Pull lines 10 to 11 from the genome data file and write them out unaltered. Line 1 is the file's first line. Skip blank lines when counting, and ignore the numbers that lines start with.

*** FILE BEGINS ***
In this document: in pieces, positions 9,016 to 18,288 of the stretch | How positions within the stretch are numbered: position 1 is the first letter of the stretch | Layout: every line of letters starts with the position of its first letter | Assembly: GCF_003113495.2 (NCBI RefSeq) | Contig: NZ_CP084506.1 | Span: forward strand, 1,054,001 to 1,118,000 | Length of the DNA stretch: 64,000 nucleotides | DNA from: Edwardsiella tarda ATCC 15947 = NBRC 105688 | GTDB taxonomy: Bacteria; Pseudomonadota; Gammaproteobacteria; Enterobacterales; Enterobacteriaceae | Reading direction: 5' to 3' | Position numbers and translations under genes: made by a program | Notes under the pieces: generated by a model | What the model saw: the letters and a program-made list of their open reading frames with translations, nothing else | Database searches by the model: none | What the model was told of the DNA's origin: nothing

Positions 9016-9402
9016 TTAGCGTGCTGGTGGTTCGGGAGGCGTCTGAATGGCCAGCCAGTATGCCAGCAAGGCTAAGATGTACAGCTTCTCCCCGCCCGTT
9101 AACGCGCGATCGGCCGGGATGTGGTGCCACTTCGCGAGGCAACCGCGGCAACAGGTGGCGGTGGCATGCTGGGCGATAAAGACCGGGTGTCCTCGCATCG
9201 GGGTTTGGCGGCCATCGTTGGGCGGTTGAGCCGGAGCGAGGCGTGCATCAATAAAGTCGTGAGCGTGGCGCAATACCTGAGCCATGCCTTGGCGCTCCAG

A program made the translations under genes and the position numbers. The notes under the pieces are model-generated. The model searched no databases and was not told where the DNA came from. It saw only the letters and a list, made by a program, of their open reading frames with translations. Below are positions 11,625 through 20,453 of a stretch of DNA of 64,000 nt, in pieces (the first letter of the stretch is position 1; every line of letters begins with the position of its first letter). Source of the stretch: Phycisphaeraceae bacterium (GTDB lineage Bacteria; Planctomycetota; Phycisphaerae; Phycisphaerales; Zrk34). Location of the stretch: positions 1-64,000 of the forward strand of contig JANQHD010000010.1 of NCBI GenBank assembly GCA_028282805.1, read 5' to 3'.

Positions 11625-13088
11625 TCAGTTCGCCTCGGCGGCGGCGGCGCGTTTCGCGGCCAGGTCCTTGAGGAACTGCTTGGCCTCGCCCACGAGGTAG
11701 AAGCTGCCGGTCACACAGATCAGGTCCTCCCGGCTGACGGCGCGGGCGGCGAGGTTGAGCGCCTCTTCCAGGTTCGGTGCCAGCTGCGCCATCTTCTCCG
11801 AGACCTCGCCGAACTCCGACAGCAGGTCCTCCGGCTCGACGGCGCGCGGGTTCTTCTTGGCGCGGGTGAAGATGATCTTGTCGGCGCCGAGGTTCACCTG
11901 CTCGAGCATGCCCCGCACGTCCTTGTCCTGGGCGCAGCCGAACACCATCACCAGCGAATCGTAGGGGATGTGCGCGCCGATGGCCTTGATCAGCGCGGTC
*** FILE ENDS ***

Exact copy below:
11801 AGACCTCGCCGAACTCCGACAGCAGGTCCTCCGGCTCGACGGCGCGCGGGTTCTTCTTGGCGCGGGTGAAGATGATCTTGTCGGCGCCGAGGTTCACCTG
11901 CTCGAGCATGCCCCGCACGTCCTTGTCCTGGGCGCAGCCGAACACCATCACCAGCGAATCGTAGGGGATGTGCGCGCCGATGGCCTTGATCAGCGCGGTC